+     permanent socket connection from within Vim. There aren't too many choices,
+     and Lisp is not (yet?) embedded into Vim.
 
 ===============================================================================
 CHANGE LOG                                                    *slimv-changelog*
 
+0.8.0  - Major update: added SWANK client (many thanks to Philipp Marek).
+       - Split documentation into three parts.
+       - Added keymapping hints to GUI menu items.
+       - Renamed Eval-Last-Expression to Eval-Current-Expression.
+       - REPL buffer is not syntax highlighted anymore.
+       - Switch on filetype plugins.
+       - Autodetection for Allegro CL, Lisp Cabinet and Leiningen.
+       - Ask for save before compiling file.
+       - Map <Tab> for symbol name completion.
+       - Bugfix: finding start of keyword in completion.
+       - Bugfix: deleting escaped " inside string.
+       - Bugfix: Up/Down/Enter handling in popup menu.
+
 0.7.7  - Paredit: find next closing paren when using ,< or ,> and not standing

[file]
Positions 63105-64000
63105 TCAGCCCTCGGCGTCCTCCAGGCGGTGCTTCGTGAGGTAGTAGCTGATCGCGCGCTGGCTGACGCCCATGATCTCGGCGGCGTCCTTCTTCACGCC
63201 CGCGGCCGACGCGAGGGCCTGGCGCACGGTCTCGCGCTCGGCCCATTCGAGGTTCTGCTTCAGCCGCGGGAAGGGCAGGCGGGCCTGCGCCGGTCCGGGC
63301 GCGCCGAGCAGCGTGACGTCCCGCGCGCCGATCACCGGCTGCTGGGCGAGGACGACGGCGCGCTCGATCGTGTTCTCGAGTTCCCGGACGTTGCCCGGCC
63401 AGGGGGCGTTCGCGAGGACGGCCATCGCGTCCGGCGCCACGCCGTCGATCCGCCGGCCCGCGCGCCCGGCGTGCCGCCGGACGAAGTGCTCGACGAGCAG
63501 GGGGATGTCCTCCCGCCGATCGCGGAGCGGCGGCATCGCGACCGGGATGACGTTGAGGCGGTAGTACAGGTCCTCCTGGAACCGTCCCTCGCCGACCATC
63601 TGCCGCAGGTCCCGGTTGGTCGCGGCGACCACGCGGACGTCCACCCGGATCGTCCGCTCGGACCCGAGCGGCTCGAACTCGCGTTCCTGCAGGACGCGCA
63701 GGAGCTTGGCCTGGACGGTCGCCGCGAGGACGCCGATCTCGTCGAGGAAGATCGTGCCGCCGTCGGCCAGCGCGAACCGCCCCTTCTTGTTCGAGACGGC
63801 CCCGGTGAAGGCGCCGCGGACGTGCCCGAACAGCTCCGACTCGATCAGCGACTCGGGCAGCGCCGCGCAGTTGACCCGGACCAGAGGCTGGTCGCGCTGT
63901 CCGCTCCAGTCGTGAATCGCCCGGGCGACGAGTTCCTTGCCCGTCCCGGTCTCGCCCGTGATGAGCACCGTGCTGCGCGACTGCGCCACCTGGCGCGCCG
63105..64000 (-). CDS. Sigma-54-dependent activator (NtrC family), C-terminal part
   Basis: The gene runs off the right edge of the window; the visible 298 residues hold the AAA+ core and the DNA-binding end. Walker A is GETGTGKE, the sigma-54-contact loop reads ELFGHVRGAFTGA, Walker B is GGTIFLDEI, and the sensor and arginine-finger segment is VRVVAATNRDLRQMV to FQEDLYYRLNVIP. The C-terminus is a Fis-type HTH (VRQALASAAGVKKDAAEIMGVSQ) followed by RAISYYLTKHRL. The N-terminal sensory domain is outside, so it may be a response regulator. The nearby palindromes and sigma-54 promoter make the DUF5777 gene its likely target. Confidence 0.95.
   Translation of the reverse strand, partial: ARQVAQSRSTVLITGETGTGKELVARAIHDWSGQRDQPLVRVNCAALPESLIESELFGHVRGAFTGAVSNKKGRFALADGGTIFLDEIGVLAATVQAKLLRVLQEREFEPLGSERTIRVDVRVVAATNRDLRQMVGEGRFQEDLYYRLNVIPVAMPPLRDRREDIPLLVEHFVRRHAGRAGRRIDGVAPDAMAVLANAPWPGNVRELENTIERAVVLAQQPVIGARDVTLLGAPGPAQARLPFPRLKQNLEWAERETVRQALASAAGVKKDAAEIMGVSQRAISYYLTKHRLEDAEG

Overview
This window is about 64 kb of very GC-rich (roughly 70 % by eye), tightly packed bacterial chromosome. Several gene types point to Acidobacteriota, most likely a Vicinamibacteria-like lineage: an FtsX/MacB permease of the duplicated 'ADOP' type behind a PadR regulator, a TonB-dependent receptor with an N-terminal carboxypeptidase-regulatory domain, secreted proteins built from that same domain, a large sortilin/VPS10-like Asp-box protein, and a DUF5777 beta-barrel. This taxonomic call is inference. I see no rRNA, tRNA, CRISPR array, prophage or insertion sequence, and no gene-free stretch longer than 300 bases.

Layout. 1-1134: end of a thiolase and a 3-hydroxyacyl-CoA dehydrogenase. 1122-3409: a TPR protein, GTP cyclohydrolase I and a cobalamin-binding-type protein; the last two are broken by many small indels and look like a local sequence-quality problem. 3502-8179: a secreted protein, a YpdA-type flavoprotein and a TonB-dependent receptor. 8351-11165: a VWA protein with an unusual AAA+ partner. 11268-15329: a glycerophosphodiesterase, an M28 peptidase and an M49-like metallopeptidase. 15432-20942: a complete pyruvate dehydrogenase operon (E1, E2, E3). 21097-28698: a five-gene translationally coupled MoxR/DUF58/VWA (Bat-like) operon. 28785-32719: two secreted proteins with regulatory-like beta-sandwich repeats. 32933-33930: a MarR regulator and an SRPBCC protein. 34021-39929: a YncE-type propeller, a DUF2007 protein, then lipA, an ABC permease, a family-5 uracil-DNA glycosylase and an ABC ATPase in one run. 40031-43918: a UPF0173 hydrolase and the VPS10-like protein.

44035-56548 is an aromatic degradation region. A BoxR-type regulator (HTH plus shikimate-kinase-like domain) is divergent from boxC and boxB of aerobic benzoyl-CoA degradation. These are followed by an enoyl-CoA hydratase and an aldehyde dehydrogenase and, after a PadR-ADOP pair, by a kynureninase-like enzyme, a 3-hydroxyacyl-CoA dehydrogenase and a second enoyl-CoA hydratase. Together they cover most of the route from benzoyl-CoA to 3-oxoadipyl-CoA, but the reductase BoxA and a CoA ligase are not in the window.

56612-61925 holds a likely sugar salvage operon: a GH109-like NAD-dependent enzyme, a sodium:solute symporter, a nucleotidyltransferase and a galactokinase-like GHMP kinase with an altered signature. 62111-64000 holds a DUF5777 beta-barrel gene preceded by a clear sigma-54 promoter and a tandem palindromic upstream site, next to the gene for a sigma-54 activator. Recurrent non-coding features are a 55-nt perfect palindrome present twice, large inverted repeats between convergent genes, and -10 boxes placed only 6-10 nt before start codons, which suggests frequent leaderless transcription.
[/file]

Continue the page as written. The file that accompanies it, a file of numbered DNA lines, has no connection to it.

on a paren.
        - Open REPL buffer upon connecting server.
 ===============================================================================
 ISSUES, LIMITATIONS, KNOWN BUGS                                  *slimv-issues*
 
-- Works only with the console Lisp and Python versions, does not work with the
-  GUI Lisp versions or with a Python IDE (like IDLE).
 - Vim register "s is used for all form selections, so its original content is
   destroyed.
 - Vim mark 's is used to mark the end of the REPL buffer, i.e. the beginning
   of the "command line".
-- Limited profiling support: does not work for all Lisp implementations.
 - Needs Vim version 7.0 or above, because of the intensive use of lists.
-- Needs Python 2.4 or higher (uses the subprocess module)
-- Sometimes a Python exception happens after a CTRL-C inside the REPL buffer
-  followed by an EOF (CTRL-Z or CTRL-D) in the external REPL window.
-- Interruption (Ctrl-C) does not work with all Lisp implementations.
-  For example SBCL exits on Windows when receiving Ctrl-C.
-  It does not work in Clojure.
-  In these cases use the Interrupt-Lisp-Process menu command.
-- There are some functions that are not compatible or simply not working for
-  Clojure.
+- Needs the same Python version that Vim is compiled against
 - It is not possible to run separate Lisp and Clojure REPL in the same
-  Slimv session. Also some other features cannot switch language in the same
-  session, e.g. profiling.